July 5, 2018
To: Chris Stein, Hydroelectric Specialist
Oregon Department of Environmental Quality
165 E Seventh Avenue Eugene, OR 97401
I stand in firm opposition to dam removal along the Klamath River. For multiple generations these dams have provided exemplary flood control, and abundance of clean, renewable, reliable and affordable power for the region, in addition to recreational enjoyment. I understand DEQ is only asking for comment on the JC Boyle Dam which sits within Oregon’s borders, however, the proposal is to remove four dams along the Klamath River. Discussing removal of one dam outside the scope of the entire project leads to false assumptions and incorrect conclusions about the overall impact to the environment and Oregonians.
You will no doubt hear and read a wide array of reasons opposing dam removal along the Klamath River. My comments will focus on three areas: dam sediment, surface flushing and public opinion.
First, starting with the public hearings of SB 76 in 2009 it was clear then, and remains clear now, that no one has seriously addressed the “colloidal goo” build-up behind all four dams. At that time the estimate was 9,000 acre feet of sediment. It is reasonable to assume, nine years later, there is now even more sediment. To put this into perspective 9,000 acre feet is equivalent to 14 square miles of mud. To remove such a volume of material from the riverbed would take 1,500,000 ten yard dump trucks. In 2009 the cost estimate for such an undertaking was between $1.5 and $4.5 billion. It will be even more today. These real costs have yet to be addressed. Who will pay? Rate payers? Tax Payers? Pacific Corp? Klamath River Renewal Corporation? Moreover the emissions created by such a project would not be consistent with Oregon’s pursuit of cleaner air and lower carbon standards.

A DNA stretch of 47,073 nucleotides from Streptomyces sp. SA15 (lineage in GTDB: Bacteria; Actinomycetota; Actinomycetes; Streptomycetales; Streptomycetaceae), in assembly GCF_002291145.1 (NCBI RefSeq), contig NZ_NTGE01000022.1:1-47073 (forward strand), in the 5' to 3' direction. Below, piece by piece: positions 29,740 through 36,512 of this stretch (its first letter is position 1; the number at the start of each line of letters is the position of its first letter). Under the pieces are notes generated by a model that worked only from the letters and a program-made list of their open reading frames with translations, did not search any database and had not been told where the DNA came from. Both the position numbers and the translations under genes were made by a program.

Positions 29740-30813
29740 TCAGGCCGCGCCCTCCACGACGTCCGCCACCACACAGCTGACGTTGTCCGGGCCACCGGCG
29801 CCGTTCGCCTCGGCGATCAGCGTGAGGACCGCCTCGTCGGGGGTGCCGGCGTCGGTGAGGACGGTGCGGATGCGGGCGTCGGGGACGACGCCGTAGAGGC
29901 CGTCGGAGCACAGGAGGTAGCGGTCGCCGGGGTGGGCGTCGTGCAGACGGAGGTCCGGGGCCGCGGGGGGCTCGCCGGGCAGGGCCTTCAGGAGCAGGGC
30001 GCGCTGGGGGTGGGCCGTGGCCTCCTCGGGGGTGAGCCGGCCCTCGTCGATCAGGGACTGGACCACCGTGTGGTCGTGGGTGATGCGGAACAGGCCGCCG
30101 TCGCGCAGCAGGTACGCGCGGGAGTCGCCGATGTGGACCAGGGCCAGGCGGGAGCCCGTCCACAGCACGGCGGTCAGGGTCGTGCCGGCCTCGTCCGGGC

The alternative is to allow this toxic sediment to travel down river. The vast ecological damage that would occur is unconscionable. To claim to be for clean water and sustainable fish habitat and at the same time allow more than 9,000 acre feet of sludge to flow down the Klamath River is incoherent reasoning at best, and potentially the most devastating man-made disaster even witnessed in the US at worst.
Second, without dams along the Klamath serious questions arise concerning surface flushing. Currently the U.S. Bureau of Reclamation is required to store and flush several thousand cubic feet of water at a time to address the C. shasta parasite. Today the Klamath River dams control the flow of this massive rush of water in stages. Without any control from the initial release up-river, what will be the loss of life to unsuspecting wild life? Furthermore, without the dams controlling this massive flush of water in stages how much more erosion will occur adding more sediment to river?
Finally, in 2014 Siskiyou County (California) residents voted nearly 80% in opposition to dam removal. In 2016 citizens in Klamath County (Oregon) voted 72% against dam removal. During this same time a private survey also found 75% of people affected by this massive change on the Klamath River were opposed dam removal.
It is clear the overwhelming majority of people directly affected by this potential action on the Klamath River are opposed to dam removal. Our government is to be by, for and of the people, not the other way around. This dictate of dam removal comes from outside the area and is being foisted onto those who have depended on these dams for generations. The people’s will is to keep, enhance and move forward with these dams in place to provide affordable power, recreational opportunities and flood control for the next several generations to come.
For these reasons I stand with the people of the Klamath River basin and the environment in firm opposition to removal of dams along the Klamath River.